Last night my husband turned off all of the lights in the house and took me upstairs with the flashlight. He then turned off the flashlight once we got to the bedroom, and it got pitch dark. We live in the middle of a Hawaiian rainforest and there are no street lights or big city light pollution so it gets very dark--unless the moon is out. He then directed my gaze out of the window and told me to let my eyes adjust to the dark then tell him what I saw.
What I saw was a pinkish, yellowish, orange spot glowing off in the distance between the outline of the ohia trees. It was the glow from the newest lava flow at Hawaii Volcanoes National Park, courtesy of Madame Pele, the Hawaiian Fire Goddess who makes her home in the Kilauea Volcano.
Residents of the Puna district on the Big Island are watching this new flow cautiously. Right now it is a slow moving a'a flow traveling over previous lava flows and poses no threat to human activity. It could continue like this, stop flowing altogether, or turn into something much more dangerous to the surrounding communities.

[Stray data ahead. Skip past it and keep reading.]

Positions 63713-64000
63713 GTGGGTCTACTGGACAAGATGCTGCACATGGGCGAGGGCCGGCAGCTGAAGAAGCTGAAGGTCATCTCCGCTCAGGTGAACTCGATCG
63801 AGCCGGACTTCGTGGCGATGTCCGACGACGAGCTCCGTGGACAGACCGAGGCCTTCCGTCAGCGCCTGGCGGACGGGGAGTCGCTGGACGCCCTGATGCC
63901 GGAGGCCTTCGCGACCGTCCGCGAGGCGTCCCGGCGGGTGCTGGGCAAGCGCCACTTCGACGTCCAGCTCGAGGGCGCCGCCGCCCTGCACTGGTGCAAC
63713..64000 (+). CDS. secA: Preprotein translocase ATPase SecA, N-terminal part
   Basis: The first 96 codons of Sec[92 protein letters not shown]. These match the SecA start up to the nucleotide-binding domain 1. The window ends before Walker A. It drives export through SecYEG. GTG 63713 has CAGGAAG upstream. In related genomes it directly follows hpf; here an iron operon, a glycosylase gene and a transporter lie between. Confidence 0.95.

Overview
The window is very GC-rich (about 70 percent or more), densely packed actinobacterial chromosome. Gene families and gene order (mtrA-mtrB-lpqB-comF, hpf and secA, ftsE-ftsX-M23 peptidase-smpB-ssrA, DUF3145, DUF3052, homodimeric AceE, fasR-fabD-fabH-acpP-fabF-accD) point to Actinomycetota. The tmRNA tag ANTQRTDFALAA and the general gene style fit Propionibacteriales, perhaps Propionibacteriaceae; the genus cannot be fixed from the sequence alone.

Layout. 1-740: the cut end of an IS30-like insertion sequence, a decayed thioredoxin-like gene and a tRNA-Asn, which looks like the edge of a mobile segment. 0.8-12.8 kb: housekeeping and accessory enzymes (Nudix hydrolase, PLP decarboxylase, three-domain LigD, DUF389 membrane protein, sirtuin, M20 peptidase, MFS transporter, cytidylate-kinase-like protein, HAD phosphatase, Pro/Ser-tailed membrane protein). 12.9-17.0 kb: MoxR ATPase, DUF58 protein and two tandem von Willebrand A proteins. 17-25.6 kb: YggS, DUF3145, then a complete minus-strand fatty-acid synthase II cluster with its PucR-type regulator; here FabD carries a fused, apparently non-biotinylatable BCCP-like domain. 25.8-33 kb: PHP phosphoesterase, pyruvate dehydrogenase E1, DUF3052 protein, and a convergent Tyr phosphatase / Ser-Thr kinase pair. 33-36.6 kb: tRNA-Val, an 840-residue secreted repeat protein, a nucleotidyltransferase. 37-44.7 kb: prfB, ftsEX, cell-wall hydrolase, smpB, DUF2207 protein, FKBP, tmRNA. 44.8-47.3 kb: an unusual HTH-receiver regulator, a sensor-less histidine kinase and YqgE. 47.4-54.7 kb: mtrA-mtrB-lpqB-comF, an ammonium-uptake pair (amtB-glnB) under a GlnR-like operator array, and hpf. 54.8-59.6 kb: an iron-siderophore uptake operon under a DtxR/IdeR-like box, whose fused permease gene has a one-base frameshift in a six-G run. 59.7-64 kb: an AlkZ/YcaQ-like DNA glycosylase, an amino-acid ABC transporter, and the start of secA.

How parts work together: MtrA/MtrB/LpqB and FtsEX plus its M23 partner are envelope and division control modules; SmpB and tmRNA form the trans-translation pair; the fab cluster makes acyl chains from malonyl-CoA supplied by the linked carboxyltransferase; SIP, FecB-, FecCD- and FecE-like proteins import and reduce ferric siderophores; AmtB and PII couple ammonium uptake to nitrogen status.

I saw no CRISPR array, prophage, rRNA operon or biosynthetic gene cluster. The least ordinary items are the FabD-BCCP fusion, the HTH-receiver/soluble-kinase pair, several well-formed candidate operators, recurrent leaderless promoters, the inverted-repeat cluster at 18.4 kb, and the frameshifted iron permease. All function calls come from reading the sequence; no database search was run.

If a lava tube starts to form, a fast moving pahoehoe flow would result meaning the lava could remain hotter and travel faster in the tube and further away from the eruption site.
We respect Madame Pele and realize that we are just caretakers of this aina, the Hawaiian word for land, but we still hope and pray that she remains a good neighbor and stays on her side of the property line--namely in the Hawaii Volcanoes National Park!